With Zimbabwe on its pathway and anchored to become an upper middle-income economy by 2030, the Government is working on numerous empowerment initiatives carefully crafted to transform the agricultural system in rural setups and encourage farmers to engage in farming as a business.
Minister of Lands, Agriculture, Fisheries, Water and Rural Development Dr Anxious Masuka said agricultural development will lead to rural industrialisation thus the attainment of Vision 2030.
Masuka said the Government is working on developing 35 000 rural business units that will stimulate and drive this vision, working simultaneously with the rural development 8.0 programme.
He said this at the World Cotton Day Conference in Harare on Thursday which was hosted by the largest cotton producing company in Zimbabwe, Cottco.
“Agricultural development will lead to rural industrialisation and this would catalyse the attainment of vision 2030. So there is a very strong nexus between agricultural development, rural industrialisation, and rural development, to attain Vision 2030.
“Rural development 8.0, a cocktail of outcome-based and impact-oriented Presidential interventions meant to uplift 9,1 million Zimbabweans, which is 62 percent of the population out of poverty towards vision 2030,” he said.
The Rural Development 8,0 policy has different components which include the Presidential Input Programme — Pfumvudza/Intwasa, Presidential Input Programme for Cotton, and Presidential Rural Development among others.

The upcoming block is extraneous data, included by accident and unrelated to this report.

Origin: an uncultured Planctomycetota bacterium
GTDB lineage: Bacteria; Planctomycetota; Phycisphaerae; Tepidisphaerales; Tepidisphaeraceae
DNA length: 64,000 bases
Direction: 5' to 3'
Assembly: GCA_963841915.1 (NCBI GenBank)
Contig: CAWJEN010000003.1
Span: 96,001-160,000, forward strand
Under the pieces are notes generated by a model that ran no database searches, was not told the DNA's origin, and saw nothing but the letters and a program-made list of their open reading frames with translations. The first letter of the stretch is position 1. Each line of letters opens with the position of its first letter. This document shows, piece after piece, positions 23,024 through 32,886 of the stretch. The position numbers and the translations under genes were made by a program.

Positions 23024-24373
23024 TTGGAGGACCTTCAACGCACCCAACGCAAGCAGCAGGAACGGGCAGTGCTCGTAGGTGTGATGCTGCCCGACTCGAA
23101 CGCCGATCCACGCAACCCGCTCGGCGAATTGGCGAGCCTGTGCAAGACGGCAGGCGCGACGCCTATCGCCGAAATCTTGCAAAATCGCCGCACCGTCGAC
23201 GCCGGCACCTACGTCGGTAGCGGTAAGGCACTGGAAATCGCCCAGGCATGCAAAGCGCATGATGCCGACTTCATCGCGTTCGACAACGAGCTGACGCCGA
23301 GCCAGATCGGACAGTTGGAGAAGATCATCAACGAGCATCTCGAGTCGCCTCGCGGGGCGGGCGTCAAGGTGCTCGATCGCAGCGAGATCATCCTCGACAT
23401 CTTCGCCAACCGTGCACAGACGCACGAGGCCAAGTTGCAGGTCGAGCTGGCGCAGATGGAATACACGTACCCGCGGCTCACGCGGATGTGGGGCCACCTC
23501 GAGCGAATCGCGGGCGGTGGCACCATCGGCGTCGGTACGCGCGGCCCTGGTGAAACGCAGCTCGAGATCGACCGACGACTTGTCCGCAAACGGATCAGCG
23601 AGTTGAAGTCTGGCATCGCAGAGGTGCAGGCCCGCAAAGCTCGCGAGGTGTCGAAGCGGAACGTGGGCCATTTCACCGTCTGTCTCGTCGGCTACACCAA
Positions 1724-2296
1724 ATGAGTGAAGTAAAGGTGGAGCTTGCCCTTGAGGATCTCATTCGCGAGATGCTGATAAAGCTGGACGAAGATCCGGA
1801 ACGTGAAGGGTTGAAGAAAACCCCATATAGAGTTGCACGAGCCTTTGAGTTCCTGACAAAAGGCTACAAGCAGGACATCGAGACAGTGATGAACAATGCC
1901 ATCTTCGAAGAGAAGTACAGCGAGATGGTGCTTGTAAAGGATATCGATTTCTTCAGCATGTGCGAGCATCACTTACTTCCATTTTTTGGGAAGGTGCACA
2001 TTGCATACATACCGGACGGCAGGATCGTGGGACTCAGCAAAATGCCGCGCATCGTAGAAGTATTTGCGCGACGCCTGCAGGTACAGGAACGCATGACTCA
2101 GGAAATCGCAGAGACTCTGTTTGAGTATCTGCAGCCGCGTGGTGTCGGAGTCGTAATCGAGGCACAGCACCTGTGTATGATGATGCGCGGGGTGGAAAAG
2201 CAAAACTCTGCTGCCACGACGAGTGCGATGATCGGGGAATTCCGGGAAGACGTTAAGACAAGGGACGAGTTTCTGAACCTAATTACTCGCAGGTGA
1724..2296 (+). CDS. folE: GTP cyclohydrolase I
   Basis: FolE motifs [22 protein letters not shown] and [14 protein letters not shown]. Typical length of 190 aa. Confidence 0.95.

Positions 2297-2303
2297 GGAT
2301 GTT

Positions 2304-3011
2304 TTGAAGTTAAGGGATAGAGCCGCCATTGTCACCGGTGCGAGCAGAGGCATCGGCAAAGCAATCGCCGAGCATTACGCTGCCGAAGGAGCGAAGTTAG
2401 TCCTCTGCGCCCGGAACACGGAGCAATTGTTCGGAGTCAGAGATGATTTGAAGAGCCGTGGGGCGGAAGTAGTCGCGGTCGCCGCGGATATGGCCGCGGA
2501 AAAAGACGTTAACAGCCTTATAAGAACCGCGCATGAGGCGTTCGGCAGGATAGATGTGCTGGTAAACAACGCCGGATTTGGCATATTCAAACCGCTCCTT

“We are in the process of resuming the agriculture and food systems transformation strategy developed by the President in August 2020 and this will be part of the rural transformation strategy.
“Rural transformation is at the core of the President’s legacy and we will be hearing more as we establish 35 000 business units, one in each village, as we establish 4 800 youth business units, 2 in each ward and as we establish 9 600 school business units with one at each school,” said Masuka.
“Vision 2030 lies on the land. The question is how do we ensure that young children are inducted into agriculture? We want to make sure that every learner has an opportunity to see agriculture as a business,” he said
Masuka said of the seven established school garden businesses, each one of them generates an income of up to US$2 800 a month.
“The school garden ceases to be a school garden and becomes a business. Of the 7 that we have established so far, each one of them is generating approximately in the region of US$1 000 to US$2 800 equivalent a month.
So now the school has a source of revenue and there is also the school feeding programme where they will no longer need to purchase things from elsewhere,” he said.
The 2023 World Cotton Day theme was “Making sustainable cotton fair for all, from farm to fashion”.
Masuka also said; “This year’s theme rhymes with the government’s thrust, confocal with the President’s view of what Zimbabwe ought to become in 2030, that is to become a prosperous and empowered upper middle-income society.
“In that regard, Agriculture is at the epicentre of the transformation of communities for the attainment of Vision 2030. 9,1 million Zimbabweans daily earn their living from agriculture, 62 percent of the population. So it is agriculture that is going to empower them out of poverty.
“With the persuasion from the agricultural sector, the Government plays different roles in a developmental mode.
‘‘The first one, the government must be a very strong facilitator for the private sector business and as the private sector comes on board the government will improve its efforts of facilitation.
The Government will continue being an actor in the cotton sector through Cottco, and this is why the Government is increasing its shareholding in Cottco,”he said.